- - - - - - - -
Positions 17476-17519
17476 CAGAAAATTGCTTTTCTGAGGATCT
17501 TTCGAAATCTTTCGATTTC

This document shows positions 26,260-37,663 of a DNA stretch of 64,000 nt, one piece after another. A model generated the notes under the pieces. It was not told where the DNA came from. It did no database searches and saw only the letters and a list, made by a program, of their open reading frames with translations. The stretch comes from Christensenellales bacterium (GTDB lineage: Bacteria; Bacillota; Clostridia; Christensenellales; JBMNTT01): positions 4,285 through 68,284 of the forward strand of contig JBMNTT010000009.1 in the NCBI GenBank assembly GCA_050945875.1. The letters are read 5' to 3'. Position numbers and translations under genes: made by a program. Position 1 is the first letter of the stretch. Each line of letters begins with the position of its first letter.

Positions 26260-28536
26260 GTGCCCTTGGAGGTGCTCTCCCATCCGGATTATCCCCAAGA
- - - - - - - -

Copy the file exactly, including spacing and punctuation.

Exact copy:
Positions 17476-17519
17476 CAGAAAATTGCTTTTCTGAGGATCT
17501 TTCGAAATCTTTCGATTTC

This document shows positions 26,260-37,663 of a DNA stretch of 64,000 nt, one piece after another. A model generated the notes under the pieces. It was not told where the DNA came from. It did no database searches and saw only the letters and a list, made by a program, of their open reading frames with translations. The stretch comes from Christensenellales bacterium (GTDB lineage: Bacteria; Bacillota; Clostridia; Christensenellales; JBMNTT01): positions 4,285 through 68,284 of the forward strand of contig JBMNTT010000009.1 in the NCBI GenBank assembly GCA_050945875.1. The letters are read 5' to 3'. Position numbers and translations under genes: made by a program. Position 1 is the first letter of the stretch. Each line of letters begins with the position of its first letter.

Positions 26260-28536
26260 GTGCCCTTGGAGGTGCTCTCCCATCCGGATTATCCCCAAGA